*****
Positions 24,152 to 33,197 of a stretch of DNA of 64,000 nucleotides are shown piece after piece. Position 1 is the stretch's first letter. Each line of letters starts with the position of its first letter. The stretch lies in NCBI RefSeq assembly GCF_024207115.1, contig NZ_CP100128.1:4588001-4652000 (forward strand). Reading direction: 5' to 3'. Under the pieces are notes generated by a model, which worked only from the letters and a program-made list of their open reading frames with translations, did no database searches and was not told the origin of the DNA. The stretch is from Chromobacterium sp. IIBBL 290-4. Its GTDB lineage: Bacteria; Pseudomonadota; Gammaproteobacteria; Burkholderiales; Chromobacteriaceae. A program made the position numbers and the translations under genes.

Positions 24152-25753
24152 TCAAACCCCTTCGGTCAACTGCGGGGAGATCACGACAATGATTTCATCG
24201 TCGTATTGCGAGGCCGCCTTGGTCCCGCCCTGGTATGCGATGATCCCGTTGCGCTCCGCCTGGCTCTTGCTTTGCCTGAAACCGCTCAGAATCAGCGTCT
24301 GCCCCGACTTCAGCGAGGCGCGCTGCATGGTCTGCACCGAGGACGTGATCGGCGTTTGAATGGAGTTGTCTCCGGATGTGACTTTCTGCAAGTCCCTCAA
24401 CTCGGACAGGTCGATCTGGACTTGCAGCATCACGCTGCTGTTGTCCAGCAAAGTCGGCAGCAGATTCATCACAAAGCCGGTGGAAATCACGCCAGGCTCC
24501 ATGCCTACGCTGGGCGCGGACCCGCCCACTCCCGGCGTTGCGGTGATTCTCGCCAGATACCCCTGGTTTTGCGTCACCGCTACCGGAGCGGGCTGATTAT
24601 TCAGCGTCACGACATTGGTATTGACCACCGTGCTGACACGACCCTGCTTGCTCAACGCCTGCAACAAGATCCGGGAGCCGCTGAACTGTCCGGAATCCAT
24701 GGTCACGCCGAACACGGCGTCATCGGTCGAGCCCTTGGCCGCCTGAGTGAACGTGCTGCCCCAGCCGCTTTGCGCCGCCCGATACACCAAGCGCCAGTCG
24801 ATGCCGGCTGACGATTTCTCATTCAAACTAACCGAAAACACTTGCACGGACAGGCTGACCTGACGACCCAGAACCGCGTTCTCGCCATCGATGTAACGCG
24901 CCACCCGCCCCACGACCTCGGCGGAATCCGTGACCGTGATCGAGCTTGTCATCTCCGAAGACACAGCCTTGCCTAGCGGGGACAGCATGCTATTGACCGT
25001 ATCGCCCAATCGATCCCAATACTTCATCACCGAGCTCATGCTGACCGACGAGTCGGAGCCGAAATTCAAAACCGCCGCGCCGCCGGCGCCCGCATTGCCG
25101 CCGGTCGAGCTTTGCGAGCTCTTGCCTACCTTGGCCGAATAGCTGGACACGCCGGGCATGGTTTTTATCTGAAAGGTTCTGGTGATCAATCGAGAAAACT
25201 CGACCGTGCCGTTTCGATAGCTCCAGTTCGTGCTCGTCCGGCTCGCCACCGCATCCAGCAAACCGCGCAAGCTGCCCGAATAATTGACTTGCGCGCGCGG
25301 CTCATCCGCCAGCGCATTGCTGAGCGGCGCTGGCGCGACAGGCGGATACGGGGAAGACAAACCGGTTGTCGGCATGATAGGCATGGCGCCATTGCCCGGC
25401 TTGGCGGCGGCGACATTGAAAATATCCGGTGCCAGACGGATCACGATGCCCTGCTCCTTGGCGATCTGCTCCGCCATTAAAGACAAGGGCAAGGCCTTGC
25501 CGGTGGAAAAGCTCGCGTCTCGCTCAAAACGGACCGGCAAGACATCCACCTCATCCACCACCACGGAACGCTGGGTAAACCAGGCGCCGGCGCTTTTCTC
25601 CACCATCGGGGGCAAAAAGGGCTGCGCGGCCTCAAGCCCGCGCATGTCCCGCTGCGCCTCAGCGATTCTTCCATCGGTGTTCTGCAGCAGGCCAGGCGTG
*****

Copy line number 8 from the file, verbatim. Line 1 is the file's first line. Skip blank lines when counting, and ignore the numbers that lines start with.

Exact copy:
24601 TCAGCGTCACGACATTGGTATTGACCACCGTGCTGACACGACCCTGCTTGCTCAACGCCTGCAACAAGATCCGGGAGCCGCTGAACTGTCCGGAATCCAT